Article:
Wednesday, January 24, 2007

Quality movement: has it lost its way?

This post is slightly different from the usual posts on UAT in that it looks at a close relation: Quality Management. This is an extract from a report on the Quality movement by A. Kumar and puts a case to re-evaluate it:

We can have perfect systems and procedures for quality, but if the employees are not willing to follow, the whole system will fail to deliver. All companies in the services sector are victims of this syndrome. When the quality movement started, some shady agencies deceived their clients by promising that a quality assurance system, a quality certification and a quality assurance manager can ensure quality of the output. A QA system is as good or bad as the quality of those who implement it, and no company with sub-standard employees can provide standard services even if there is an ISO certified QA system and an expert QA Manager in place.

The most significant development in the rush for quality has been the unprecedented growth in the number of certification agencies. From a few international players the number has grown in hundreds the world over. The initial few had a bountiful harvest when the rush started, and that provided an ugly model for numerous "operators" to try their hand at a low-investment-high-return business opportunity. The simple fact that most of the new certification agencies have their principals in Europe and it was the European Union that triggered the quality juggernaut makes the whole exercise suspect.

The biggest beneficiary of this erroneous concept of quality assurance has been a set of professionals masquerading as quality assurance managers (QAM) in ISO-certified companies. They first descend on the victims (desperate for ISO certification) in the form of experts or consultants willing to assist in getting the initial certification. It goes to their credit that they do a useful job at this stage. In most companies, there will be severe shortage of expertise to document the procedures they follow in a systematic manner. This vacuum is easily filled by the so-called ISO experts and consultants. After marathon sessions with the employees, an acceptable and auditable quality system is set up. Then these quality consultants (sometimes in the form of a full-fledged company) spend months upon months conducting mock audits, feedbacks and corrections, until finally the whole system is ready for offering to an accredited external agency for certification. It is always up to these ISO consultants to conclude their deal by "arranging" a smooth audit and certification as per ISO norms.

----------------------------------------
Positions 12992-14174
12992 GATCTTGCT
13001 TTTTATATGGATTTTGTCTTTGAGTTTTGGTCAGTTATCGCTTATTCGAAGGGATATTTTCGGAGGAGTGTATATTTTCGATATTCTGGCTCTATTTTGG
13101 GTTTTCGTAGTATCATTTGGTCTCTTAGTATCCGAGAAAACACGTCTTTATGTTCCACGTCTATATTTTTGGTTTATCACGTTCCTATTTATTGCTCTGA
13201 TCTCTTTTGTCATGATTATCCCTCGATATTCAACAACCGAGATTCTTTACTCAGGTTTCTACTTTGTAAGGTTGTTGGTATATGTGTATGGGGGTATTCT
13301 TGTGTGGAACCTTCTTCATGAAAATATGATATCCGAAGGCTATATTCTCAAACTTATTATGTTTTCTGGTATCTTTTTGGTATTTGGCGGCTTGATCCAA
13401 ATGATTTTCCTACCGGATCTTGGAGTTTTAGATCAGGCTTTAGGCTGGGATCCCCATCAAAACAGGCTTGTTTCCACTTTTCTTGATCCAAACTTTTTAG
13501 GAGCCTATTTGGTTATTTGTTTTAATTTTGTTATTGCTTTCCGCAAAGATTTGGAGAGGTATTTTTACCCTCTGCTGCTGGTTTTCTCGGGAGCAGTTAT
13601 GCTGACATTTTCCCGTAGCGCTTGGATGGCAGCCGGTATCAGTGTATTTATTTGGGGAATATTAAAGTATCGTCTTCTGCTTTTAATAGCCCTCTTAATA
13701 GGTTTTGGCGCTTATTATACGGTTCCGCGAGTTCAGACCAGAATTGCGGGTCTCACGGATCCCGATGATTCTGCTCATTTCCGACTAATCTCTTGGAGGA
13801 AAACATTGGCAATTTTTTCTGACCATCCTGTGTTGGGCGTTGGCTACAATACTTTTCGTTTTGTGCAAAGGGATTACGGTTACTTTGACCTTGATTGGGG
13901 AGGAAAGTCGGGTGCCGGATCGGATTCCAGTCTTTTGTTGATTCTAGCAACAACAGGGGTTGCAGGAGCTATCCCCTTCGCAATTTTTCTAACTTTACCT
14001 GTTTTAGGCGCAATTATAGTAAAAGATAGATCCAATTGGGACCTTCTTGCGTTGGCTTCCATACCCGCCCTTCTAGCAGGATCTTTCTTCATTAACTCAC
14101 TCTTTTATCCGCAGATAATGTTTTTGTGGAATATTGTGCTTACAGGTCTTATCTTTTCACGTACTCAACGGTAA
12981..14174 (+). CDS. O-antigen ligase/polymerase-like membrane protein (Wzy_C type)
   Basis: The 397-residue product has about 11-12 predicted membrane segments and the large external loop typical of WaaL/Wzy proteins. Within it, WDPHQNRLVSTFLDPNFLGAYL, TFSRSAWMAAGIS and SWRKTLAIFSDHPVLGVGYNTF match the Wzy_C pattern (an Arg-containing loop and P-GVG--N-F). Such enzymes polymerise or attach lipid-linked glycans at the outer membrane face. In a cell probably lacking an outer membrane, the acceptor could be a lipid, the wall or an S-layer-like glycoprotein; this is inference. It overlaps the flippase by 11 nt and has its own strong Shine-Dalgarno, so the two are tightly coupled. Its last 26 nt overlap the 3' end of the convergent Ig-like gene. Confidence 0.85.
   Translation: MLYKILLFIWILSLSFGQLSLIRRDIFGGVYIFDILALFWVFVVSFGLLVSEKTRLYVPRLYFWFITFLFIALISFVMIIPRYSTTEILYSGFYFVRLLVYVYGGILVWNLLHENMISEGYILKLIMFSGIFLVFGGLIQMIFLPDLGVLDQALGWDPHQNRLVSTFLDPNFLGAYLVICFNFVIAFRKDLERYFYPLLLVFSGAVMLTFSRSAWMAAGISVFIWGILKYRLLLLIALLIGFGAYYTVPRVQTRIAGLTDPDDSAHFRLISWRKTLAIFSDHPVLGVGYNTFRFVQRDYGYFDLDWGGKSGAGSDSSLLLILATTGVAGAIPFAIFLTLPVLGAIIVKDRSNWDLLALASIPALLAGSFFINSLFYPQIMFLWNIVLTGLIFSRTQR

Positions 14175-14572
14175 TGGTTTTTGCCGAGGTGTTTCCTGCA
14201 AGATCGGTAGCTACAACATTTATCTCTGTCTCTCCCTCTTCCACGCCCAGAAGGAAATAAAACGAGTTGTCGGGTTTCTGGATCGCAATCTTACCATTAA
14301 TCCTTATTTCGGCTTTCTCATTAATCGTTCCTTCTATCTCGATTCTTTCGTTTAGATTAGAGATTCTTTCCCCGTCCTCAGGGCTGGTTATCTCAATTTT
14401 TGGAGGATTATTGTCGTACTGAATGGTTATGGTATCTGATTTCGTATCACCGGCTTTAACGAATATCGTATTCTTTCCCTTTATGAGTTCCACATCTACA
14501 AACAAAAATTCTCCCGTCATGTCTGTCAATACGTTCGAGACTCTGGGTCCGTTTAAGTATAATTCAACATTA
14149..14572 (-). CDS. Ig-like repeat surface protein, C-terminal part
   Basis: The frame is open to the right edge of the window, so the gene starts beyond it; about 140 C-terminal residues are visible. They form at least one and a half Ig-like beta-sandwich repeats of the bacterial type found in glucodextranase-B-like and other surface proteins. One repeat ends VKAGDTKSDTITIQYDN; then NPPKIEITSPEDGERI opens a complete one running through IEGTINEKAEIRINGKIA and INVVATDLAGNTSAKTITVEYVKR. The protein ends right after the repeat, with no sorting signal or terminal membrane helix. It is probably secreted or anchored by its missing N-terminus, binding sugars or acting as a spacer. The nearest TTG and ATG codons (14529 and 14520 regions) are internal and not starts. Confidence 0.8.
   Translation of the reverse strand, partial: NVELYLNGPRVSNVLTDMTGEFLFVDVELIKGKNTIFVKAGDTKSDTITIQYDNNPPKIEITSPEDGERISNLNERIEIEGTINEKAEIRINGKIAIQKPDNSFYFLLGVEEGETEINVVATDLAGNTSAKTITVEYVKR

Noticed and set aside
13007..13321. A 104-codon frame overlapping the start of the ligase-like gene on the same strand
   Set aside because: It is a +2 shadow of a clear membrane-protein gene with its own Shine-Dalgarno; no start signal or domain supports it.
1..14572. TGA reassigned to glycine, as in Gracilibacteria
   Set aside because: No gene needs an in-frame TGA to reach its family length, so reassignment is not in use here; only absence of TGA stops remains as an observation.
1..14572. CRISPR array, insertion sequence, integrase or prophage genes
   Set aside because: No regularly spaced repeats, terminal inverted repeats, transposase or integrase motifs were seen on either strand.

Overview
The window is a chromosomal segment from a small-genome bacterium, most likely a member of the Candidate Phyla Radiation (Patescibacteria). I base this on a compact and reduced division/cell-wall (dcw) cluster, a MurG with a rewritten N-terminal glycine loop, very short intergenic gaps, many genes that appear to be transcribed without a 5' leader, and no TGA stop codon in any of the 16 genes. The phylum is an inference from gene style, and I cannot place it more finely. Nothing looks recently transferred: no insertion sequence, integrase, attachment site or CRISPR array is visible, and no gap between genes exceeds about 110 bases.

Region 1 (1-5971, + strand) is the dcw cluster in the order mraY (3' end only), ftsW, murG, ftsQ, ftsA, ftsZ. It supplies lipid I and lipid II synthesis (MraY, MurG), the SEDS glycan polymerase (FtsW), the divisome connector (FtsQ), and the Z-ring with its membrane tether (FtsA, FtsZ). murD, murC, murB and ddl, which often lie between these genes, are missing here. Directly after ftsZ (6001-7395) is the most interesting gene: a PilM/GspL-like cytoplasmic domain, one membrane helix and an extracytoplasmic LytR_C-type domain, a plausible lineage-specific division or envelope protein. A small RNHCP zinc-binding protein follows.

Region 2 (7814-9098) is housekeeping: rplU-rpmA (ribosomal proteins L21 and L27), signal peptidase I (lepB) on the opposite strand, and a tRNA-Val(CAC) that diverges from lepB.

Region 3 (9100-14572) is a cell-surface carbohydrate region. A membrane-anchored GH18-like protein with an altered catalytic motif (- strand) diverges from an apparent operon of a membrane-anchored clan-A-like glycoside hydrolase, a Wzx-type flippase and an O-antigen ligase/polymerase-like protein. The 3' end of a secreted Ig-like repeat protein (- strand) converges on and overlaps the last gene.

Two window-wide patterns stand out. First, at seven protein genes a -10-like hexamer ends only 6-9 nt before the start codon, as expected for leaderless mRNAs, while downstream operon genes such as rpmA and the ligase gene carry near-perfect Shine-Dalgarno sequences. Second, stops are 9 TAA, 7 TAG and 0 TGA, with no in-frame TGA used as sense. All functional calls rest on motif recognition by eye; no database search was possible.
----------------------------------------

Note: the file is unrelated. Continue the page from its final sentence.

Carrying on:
The dubious and redundant aspect of quality management starts from this point. In order to maintain the certification and withstand the periodic surveillance audits of the external agency, most companies are too willing to accommodate these consultants or experts in the form of a quality assurance manager. Guidelines of ISO have made it easier for these "redundant" managers to report directly to the chief executive in order to keep "quality" as a high level and independent function in the organisation. And that makes it easier for these climbers to stay on forever. Most of the time, their work is reduced to arranging "facilities" for the external auditors and "taking care" of them during the audits. That both these efforts do not necessarily contribute to the quality of the host organization is a simple fact that misses the attention of the chief executives. In fact, they are counterproductive and retrograde. In the long run almost all such companies end up uneconomical, thanks to their misplaced overemphasis on quality rather than profit. Quality is meaningful only in a profit-making company and all the efforts for it must subordinate the ultimate objective of making profit.

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